There is evidence of prehistoric human habitation in the region known as Wyoming stretching back roughly 13,000 years. Stone projectile points associated with the Clovis, Folsom and Plano cultures have been discovered throughout Wyoming. In the Big Horn Mountains there is a medicine wheel that was constructed between 800 and 900 years ago. It is believed that the Big Horn medicine wheel is part of a larger complex of sites in northern Wyoming that show 7000 years of human use.
John Colter, a member of the Lewis and Clark Expedition, was probably the first white American to enter the region in 1807. His reports of thermal activity in the Yellowstone area were considered at the time to be fictional. Bridger also explored the Yellowstone region and like Colter, most of his reports on that region of the state were considered at the time to be tall tales. During the early 19th century, mountain men flocked to the mountains of western Wyoming in search of beaver. In 1824, the first mountain man rendezvous was held in Wyoming.
Robert Stuart and a party of five men returning from Oregon discovered South Pass in 1812. The route was later followed by the Oregon Trail. In 1850, Jim Bridger located what is now known as Bridger Pass, which was later used by both the Union Pacific Railroad in 1868, and in the 20th century by Interstate 80. The Oregon Trail was in regular use by traders and explorers by the early 1830s. The trail snakes across Wyoming, entering the state on the eastern border near the present day town of Torrington following the North Platte River to the current town of Casper. It then crosses South Pass, and exits on the western side of the state near Cokeville. In 1847, Mormon emigrants blazed the Mormon Trail, which mirrors the Oregon Trail, but splits off at South Pass and continues south to Fort Bridger and into Utah. Over 350,000 emigrants followed these trails to destinations in Utah, California and Oregon between 1840 and 1859. In 1863, gold was discovered in Montana, drawing miners north along the Bozeman and Bridger trails through the Powder River Country and Big Horn Basin respectively.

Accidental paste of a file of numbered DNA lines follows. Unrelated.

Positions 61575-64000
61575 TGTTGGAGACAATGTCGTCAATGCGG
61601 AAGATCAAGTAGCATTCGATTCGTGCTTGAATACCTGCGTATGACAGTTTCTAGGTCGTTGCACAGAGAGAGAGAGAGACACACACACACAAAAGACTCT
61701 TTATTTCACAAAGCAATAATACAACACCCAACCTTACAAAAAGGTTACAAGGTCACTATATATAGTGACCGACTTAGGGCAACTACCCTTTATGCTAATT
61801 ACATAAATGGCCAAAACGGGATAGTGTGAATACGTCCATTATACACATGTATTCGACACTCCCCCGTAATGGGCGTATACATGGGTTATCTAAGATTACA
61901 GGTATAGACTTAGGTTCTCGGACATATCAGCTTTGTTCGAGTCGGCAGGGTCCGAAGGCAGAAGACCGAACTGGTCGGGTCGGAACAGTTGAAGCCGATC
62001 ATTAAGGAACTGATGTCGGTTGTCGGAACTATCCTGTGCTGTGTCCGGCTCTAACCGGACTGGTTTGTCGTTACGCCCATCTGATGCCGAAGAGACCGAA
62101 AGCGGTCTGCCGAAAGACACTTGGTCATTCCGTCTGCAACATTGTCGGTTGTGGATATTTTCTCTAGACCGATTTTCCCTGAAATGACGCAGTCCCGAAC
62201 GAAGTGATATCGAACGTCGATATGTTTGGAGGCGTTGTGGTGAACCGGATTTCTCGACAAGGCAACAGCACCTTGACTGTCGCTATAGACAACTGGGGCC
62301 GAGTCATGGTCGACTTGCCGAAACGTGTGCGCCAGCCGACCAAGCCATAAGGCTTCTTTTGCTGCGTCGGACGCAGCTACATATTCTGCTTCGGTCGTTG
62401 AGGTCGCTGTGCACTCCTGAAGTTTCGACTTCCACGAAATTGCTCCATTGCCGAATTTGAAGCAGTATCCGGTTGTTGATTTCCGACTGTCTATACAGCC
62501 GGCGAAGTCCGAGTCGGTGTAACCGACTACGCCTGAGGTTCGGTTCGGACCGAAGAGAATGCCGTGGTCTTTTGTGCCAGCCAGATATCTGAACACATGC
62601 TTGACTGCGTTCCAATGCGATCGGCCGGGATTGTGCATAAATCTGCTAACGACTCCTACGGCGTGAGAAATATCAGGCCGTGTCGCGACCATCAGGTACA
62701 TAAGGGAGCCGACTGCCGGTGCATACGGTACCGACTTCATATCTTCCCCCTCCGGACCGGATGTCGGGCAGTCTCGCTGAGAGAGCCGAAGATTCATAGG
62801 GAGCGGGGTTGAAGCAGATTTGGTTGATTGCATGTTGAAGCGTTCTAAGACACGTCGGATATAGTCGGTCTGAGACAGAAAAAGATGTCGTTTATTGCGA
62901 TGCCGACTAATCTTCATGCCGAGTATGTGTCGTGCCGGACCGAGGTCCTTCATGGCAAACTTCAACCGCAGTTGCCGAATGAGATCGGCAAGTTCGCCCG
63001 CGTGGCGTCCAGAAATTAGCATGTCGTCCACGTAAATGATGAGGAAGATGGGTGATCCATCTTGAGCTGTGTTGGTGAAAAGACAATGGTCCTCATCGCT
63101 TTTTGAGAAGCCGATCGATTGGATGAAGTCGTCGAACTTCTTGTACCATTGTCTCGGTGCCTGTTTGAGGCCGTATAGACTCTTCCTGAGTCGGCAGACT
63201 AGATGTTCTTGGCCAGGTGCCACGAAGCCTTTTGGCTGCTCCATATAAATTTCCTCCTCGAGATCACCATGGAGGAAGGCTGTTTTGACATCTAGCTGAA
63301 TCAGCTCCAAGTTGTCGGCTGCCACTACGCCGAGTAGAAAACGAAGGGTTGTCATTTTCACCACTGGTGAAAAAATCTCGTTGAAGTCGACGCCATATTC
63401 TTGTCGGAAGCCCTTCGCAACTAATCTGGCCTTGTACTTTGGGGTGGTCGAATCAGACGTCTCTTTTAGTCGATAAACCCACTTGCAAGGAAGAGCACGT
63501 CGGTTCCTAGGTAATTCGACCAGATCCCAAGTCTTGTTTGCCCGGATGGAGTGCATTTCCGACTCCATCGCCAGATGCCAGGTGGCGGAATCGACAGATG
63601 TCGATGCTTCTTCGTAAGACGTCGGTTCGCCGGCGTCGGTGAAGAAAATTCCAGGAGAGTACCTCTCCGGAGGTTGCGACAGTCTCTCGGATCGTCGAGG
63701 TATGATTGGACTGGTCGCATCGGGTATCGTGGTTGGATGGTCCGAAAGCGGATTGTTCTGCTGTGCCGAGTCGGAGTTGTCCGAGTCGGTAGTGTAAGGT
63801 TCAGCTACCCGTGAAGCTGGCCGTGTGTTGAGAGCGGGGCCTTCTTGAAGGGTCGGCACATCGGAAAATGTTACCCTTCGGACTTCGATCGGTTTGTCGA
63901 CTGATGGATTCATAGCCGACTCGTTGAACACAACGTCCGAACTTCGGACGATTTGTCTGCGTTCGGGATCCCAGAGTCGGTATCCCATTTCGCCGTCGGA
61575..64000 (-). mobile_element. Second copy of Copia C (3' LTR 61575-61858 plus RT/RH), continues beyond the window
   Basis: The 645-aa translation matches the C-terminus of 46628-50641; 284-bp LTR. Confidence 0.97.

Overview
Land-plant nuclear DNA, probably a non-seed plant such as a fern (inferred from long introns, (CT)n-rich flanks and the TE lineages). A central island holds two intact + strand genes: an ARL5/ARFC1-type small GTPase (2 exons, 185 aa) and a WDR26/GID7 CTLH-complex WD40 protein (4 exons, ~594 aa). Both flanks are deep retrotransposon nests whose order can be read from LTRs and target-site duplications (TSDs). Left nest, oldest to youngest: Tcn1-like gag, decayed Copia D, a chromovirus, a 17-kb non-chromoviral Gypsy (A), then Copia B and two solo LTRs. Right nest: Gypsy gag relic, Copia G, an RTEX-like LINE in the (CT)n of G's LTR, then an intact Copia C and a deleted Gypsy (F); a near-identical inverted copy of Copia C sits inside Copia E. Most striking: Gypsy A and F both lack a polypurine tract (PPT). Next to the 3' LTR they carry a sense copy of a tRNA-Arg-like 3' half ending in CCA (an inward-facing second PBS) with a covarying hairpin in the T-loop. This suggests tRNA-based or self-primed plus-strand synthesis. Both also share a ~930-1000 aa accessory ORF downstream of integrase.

The influx of emigrants and settlers into the state lead to more encounters with Native Americans, resulting in an increase of military presence along the trails. Military posts such as Fort Laramie were established to maintain order in the area. In 1851, the first Treaty of Fort Laramie was signed between the United States and representatives of Native American nations to ensure peace and the safety of settlers on the trails.
In 1869, Wyoming was the first territory to give women the right to vote. Wyoming was also the home of many other firsts for U.S. women in politics. For the first time, women served on a jury (Laramie in 1870). Wyoming had the first female court bailiff (Mary Atkinson, Laramie, in 1870) and the first female justice of the peace in the country (Esther Hobart Morris, South Pass City, in 1870). Wyoming became the first state in the Union to elect a female governor, Nellie Tayloe Ross, who was elected in 1924 and took office in January 1925.
Following on the reports of men like Colter and Bridger, a number of organized expeditions were undertaken in northwestern Wyoming. The Cook–Folsom–Peterson Expedition in 1869 and the Washburn-Langford-Doane Expedition in 1870 confirmed the stories of the mountain men. In 1871, Ferdinand Vandeveer Hayden lead a formal survey of the area, the result of which ultimately convinced Congress to set aside the region. Yellowstone National Park became the world's first National Park in 1872. Most of the territory that comprises Yellowstone National Park is located in Wyoming. Wyoming is also home to the nation's first national monument (Devils Tower created in 1906), and the first national forest (Shoshone National Forest created in 1891).